The food court in the basement of Adelaide’s Myer Centre is famous for one thing only: falling bodies. Urban legend, perhaps, but everyone knew someone who had a friend whose dad had seen them. If The Advertiser was to be believed (it definitely wasn’t), people fell from Dazzleland in their dozens, daily, hurtling down six storeys into the unsuspecting food court below and into unsuspecting dad’s chicken focaccia.
Although I never saw one myself, there was always an element of danger. On Friday afternoons, I met my boyfriend at the comic book shop, and then we ate McDonald’s together and pretended not to be just a little exhilarated by the idea of being crushed to death by another human. I didn’t really like McDonald’s, but I ordered cheeseburgers with just meat and cheese (onion? gross! pickles? gross! sauce? gross!) and my boyfriend read comics I guess, and I dreamed of ways to use the table to protect myself. Under the table? Table on the side? What was the terminal velocity of a falling body anyway?
Later I realised that people weren’t “falling” so much as “jumping”. But by then I was wearing black lipstick and listening to Fear Factory on my Discman, so my nostalgia was only heightened.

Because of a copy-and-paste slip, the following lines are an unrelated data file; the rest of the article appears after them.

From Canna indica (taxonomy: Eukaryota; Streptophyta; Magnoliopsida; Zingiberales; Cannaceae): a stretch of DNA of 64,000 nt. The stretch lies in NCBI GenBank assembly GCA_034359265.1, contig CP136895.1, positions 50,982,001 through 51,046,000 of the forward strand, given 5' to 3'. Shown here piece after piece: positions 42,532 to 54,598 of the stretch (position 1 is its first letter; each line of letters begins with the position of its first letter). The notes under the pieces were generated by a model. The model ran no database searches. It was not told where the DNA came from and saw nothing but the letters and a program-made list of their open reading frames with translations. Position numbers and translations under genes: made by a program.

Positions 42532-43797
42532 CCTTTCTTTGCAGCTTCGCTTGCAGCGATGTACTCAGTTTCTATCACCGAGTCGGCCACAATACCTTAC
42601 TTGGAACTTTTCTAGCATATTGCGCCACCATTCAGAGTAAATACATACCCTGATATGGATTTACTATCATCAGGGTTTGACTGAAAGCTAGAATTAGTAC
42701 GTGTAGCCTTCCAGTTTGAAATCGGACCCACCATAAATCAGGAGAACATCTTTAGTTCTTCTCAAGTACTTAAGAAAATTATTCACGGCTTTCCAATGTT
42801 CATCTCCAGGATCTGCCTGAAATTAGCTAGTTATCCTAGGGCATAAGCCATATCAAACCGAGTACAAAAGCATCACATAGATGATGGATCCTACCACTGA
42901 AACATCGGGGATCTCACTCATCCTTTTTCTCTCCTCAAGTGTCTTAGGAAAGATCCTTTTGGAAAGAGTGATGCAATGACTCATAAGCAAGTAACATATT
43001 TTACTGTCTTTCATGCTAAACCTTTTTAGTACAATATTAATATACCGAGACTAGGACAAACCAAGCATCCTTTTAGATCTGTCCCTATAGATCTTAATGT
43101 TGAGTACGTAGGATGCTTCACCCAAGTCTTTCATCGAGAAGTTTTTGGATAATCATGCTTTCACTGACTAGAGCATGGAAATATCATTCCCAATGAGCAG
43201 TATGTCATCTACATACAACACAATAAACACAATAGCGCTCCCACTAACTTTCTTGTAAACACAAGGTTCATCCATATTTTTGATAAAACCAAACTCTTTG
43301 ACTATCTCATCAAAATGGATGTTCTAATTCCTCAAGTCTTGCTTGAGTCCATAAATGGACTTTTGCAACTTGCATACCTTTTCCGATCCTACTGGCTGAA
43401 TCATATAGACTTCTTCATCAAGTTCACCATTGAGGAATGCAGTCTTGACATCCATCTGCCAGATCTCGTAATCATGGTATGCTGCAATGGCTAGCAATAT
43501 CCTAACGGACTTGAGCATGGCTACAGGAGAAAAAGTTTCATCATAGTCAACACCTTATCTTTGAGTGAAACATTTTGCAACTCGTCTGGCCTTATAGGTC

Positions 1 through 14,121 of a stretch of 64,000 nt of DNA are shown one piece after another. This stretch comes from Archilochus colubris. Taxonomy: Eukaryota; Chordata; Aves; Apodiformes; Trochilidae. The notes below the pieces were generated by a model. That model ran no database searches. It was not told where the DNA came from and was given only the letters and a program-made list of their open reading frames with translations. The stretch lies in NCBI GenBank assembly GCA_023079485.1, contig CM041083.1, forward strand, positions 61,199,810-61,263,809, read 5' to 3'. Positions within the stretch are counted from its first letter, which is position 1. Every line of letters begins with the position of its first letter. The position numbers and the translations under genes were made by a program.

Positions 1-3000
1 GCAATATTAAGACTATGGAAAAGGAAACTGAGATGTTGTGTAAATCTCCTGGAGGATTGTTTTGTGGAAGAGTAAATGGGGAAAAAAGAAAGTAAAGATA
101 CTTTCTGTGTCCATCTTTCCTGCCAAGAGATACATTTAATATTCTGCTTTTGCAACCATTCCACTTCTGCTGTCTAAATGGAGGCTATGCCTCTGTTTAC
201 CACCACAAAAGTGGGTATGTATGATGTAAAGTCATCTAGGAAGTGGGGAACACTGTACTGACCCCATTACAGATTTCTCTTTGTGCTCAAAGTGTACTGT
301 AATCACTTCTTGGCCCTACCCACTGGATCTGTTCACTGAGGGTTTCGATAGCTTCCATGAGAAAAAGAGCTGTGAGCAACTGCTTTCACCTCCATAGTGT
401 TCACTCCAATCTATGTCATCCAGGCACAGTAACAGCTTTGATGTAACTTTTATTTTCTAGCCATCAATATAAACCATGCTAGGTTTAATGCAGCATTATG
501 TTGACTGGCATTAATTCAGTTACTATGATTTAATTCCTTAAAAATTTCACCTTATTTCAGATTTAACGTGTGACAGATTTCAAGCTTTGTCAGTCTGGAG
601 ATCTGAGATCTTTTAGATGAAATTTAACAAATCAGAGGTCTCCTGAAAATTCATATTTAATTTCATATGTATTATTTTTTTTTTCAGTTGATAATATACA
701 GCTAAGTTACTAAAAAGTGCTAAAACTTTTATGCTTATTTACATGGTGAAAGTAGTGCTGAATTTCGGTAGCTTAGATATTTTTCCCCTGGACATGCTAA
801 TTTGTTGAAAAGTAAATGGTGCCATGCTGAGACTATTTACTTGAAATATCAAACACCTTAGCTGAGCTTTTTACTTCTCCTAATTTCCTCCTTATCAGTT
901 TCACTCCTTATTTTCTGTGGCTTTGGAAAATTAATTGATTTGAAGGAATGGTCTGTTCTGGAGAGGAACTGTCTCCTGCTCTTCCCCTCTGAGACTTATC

(Incidentally, if you’re not from Adelaide, watch this video. Someone installed this at the top of a shopping centre. Allegedly. It is possible that the population of Adelaide had a simultaneous hallucination.)
When I was a very little girl, my dad would take my baby brother and I to Tea Tree Plaza. I was adorable, so I called it “The Juicy Plaster” and we all laughed and my dad wore shorts and no one had been devastated by The Land Before Time yet. Sometimes we caught the O-Bahn bus, which involved driving to the misleading “Paradise Bus Interchange”, then riding a device that was not quite a bus, but not quite a train.
Tea Tree Plaza was brown, in the 80s. Everything about it was brown. The outside was brown. The inside was brown. And the Myer was brown. Dad would guide us through rows of brown porcelain and Wedgewood plates with rabbits on them and then, in my memory, we would go through a brown curtain and stand in line with a brown tray. I loved the tray part because I had to push it along a little tray track, and if I was quick I could add one of these without anyone noticing. A brown one, obviously. At the next counter, a lady we knew by name poured heat-lamp chips into a brown bowl, and added enough brown gravy to create a delicious, delicious soup.
We ate those same chips and gravy every week for what seemed like a hundred years. One day my dad had a (brown) pot of tea on the table and my brother stood up in his pram and grabbed it. The pram slipped and he covered himself in boiling water. He cried, but we fed him chips and gravy and it literally cured the second-degree burns on his arm.